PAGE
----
When you’re standing in, you usually watch marking rehearsal.  Marking rehearsal is your first time to see the blocking for your actor.  Oftentimes, marking rehearsal is your only time to see the blocking for your actor.  Typically you get to see only one rehearsal.  Suddenly, you’re asked to do the blocking exactly!  Standing in can be pretty demanding in this respect.

Even the shortest scene with a cross or two can amount to a number of blocking notes you may need to take.  To give you a sense of the number of things you may have to recall from a marking rehearsal, below is a list of some of the things I’m watching.  You aren’t just watching the blocking from point to point; there are a number of other things you’re watching, too!

  • Number One: Watch where your actor walks.  A camera assistant will place marks, but it’s important for you to note what path your actor took to get to those marks.
  • Watch which ways your actor turns.  If your actor pivots in the scene, note if your actor turns clockwise or counterclockwise (anticlockwise).  I write in my notes “cl” or “ccl” to designate which way my actor turned.
  • Watch where your actor stands relative to the other actors.  Again, marks may determine this orientation, but when your actor is walking, those positions may be less obvious.  Was your actor following the other actor? leading?  Were the actors staggered or walking in a straight line?
  • Listen for the timing of the blocking with the lines.  That is, know on what lines your actor enters, moves, gestures, leaves, etc.  This can be especially important if you’re on a set that has you do the lines.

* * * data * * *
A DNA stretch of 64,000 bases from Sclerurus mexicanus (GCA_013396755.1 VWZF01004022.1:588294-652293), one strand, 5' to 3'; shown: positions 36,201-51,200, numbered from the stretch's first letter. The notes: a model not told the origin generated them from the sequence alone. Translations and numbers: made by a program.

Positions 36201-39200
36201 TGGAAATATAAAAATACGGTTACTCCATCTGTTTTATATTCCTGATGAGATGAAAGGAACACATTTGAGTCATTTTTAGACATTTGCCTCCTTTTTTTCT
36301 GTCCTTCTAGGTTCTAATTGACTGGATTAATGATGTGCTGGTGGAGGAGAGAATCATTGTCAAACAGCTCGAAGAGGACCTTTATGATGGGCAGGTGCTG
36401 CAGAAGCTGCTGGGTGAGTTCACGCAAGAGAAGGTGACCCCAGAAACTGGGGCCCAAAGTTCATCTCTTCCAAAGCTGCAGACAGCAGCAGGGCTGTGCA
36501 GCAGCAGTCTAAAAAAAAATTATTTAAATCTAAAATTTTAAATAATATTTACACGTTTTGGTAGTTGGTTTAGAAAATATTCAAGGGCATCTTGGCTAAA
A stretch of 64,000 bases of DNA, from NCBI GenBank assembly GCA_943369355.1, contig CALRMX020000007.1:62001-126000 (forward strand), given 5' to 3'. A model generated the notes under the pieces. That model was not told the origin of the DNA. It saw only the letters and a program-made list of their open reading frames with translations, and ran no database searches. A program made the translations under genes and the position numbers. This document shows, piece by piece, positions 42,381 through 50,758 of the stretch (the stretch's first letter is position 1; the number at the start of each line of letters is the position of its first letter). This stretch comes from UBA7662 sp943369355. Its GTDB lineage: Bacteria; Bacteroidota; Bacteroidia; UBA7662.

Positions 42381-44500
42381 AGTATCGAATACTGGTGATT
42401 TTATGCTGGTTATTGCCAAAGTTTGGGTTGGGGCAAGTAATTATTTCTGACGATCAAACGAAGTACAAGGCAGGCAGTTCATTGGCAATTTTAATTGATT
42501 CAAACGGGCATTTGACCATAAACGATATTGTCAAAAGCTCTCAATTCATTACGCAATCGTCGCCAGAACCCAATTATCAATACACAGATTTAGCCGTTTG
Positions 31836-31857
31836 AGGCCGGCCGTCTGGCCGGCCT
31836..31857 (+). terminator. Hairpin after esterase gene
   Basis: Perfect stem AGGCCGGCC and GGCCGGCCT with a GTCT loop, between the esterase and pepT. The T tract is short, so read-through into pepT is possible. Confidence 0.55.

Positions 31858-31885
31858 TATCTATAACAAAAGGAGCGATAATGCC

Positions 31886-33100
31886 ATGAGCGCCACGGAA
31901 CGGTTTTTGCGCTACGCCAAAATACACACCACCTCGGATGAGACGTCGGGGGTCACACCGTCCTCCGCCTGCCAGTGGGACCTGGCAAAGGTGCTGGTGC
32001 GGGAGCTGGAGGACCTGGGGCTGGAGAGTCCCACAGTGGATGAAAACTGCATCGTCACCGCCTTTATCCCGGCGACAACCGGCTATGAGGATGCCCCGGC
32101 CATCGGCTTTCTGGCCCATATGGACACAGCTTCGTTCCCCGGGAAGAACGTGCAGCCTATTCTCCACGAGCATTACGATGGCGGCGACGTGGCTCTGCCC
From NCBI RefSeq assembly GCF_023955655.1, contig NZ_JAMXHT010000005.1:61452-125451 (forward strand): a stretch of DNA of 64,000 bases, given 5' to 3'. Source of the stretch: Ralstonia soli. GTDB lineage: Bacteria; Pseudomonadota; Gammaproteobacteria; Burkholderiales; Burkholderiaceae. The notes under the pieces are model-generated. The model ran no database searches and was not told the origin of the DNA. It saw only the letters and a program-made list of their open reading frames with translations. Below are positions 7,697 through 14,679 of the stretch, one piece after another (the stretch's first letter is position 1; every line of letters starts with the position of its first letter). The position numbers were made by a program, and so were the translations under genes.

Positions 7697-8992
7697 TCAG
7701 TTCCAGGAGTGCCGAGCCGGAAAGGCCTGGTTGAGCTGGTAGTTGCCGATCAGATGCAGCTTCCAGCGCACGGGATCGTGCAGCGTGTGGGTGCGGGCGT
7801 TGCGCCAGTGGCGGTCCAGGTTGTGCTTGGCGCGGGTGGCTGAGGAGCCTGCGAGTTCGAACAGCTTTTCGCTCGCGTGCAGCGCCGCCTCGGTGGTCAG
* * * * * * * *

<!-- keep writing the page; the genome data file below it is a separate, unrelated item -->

• Note what hand your actor uses for handling props, opening and closing doors, etc.  I write in my notes “rh” or “lh” to designate whether to hold a prop in my right hand or left hand.  And don’t forget: Sometimes props can change hands!
  • Similarly, note which doors your actor uses when entering and exiting.  Sometimes your actor is walking through double doors and favors one door over another.
  • Note the speed your actor does the blocking.  Relative speed may be more important than actual speed.  That is, it may be more important to know that your actor walked faster than the other actor in the scene, as opposed to knowing the actual speed your actor walked.
  • Watch your actor’s posture.  Your actor may sit slouched or posture-perfect, with leg crossed or arms folded.  Note these things.  If you’re lying in for an actor in a bed, it may be helpful to note where your actor’s head hits the pillow so that you can best match the actor’s actual position.
  • Similarly, note your actor’s height.  Sometimes the camera department will want to know how close in height you are to your actor.    (I often try to figure out my actor’s height before marking rehearsal.  Sometimes I ask other stand-ins for what they can tell about any height differences.)
  • Watch how high, low, wide, etc., your actor gestures.  Sometimes these things will be important.
  • When your actor hugs another actor, pay attention to where your actor’s head goes.  Does it go to the right or to the left of the other actor’s head?

Sometimes I’ll pay attention to color cover, noting what buttons may be buttoned or unbuttoned on a piece of clothing.  I also might make note of when my actor drinks, how he pours a drink, and other tiny business.  Usually I refine my understanding of these tinier details after the setup is complete and my actor is in first-team rehearsal.

In takes, blocking often changes and evolves, so I watch the monitors and take notes as to what is now going on so that when I step back on set, the other crew don’t have to tell me what is new or different.

Lots of things to watch!  Is there anything you watch in marking rehearsal as a stand-in?  How do you take it all in?  Feel free to share in the comments below.